Throw away your multivitamins and antioxidants!

trashcan

If you’ve been reading this blog for a while, you’ll know I’m not a big fan of supplements. I’ve always believed that it’s preferable to get the nutrients we need from whole foods, as they’re found in nature, rather than from isolated, synthetic sources (i.e. supplements).

Unfortunately, modern medicine is obsessed with isolated, synthetic nutrients and has convinced itself that they have the same beneficial properties as nutrients found in whole foods.

A gigantic dietary supplement industry has arisen from this misguided belief. A 2006 National Institute of Health (NIH) conference (PDF) revealed that 20-30% of Americans use a multivitamin daily, forking over $23 billion a year to supplement manufacturers for the privilege. Many more Americans effectively take a multivitamin by eating fortified grain products, like Shredded Wheat cereal and Wonder Bread.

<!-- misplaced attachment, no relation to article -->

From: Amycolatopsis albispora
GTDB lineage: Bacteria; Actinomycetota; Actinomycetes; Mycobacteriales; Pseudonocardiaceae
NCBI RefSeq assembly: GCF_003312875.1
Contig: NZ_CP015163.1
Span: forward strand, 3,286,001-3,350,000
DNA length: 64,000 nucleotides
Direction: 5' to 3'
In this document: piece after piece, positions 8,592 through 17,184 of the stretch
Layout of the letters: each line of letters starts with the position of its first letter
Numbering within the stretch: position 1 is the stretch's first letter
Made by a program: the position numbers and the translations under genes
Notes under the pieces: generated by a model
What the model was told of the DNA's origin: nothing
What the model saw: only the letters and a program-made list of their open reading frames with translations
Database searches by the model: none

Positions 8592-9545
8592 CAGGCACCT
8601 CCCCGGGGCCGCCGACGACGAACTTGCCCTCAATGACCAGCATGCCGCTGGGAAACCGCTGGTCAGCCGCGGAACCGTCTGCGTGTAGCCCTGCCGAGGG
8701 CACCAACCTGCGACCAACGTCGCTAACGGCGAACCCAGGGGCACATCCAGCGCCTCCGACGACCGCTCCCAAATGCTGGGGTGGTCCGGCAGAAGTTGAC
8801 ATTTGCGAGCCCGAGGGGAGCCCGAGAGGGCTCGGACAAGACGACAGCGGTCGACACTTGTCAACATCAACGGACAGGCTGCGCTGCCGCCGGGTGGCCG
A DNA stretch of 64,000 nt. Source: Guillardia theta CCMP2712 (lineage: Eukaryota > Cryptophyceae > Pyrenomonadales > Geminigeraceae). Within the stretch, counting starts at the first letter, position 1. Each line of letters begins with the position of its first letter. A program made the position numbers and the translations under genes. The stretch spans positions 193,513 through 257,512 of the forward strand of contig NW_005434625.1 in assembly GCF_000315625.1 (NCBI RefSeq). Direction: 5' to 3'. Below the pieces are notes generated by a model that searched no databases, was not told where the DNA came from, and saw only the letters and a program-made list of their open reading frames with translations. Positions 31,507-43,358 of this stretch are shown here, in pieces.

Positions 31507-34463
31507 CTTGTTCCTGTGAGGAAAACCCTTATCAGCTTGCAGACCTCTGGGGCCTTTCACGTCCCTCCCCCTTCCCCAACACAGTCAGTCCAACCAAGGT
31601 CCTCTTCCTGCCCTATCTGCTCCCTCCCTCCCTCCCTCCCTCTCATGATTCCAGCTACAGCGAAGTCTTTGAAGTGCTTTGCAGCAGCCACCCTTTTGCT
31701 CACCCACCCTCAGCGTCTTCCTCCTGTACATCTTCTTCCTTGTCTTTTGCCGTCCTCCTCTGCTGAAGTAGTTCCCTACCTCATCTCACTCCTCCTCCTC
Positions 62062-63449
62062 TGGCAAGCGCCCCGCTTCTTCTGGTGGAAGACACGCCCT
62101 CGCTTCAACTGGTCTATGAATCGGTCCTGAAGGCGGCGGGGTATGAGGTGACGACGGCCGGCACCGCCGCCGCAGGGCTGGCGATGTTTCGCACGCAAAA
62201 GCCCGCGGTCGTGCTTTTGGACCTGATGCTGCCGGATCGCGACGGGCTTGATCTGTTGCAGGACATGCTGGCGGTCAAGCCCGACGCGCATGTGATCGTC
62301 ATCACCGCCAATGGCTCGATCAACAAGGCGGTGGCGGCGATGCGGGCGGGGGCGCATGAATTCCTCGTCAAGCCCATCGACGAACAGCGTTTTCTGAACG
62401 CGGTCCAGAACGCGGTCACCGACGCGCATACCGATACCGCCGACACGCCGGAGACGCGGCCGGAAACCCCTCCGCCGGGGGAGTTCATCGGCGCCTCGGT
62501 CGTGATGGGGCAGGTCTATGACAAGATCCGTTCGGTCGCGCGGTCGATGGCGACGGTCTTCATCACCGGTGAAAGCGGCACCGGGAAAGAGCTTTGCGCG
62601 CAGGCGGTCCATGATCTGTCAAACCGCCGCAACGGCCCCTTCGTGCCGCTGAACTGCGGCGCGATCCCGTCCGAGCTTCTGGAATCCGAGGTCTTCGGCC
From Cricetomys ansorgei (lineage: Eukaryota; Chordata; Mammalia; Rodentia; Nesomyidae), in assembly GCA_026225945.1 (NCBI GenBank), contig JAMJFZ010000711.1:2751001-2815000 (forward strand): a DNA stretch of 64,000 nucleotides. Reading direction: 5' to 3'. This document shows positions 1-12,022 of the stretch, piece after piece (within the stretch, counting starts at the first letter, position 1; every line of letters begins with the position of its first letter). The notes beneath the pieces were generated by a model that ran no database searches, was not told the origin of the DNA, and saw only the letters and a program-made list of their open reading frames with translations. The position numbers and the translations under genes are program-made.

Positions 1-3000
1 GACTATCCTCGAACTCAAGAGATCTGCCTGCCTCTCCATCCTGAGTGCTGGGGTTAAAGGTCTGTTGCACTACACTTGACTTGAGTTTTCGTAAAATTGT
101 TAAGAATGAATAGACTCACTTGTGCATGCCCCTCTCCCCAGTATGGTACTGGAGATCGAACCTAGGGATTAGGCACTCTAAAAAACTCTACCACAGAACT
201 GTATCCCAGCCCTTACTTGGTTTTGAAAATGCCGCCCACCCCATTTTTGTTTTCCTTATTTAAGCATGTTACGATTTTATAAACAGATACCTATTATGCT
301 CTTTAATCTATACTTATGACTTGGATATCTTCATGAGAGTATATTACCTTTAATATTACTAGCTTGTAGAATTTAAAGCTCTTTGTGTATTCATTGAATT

Most supplements don’t work

With these statistics in mind, you might be surprised (or even shocked) to learn that clinical trials have shown that most of these supplements not only don’t work as intended, they actually make things worse. The NIH conference examined the efficacy of 13 vitamins and 15 essential minerals as reported in long-term, randomized clinical trials.

First the positive results:

  • A combo of calcium and vitamin D was shown to increase bone mineral density and reduce fracture risk in postmenopausal women.
  • There was some evidence that selenium reduces risk of certain cancers.
  • Vitamin E may decrease cardiovascular deaths in women and prostate cancer deaths in male smokers.
  • Vitamin D showed some cardiovascular benefit.

Um, not too impressive considering the near universal faith considering how many people are popping these pills on a daily basis.

Now for the negative results:

  • Trials of niacin (B3), folate, riboflavin (B2), and vitamins B6 and B12 showed no positive effect on chronic disease occurrence in the general population
  • There was no evidence to recommend beta-carotene and some evidence that it may cause harm in smokers.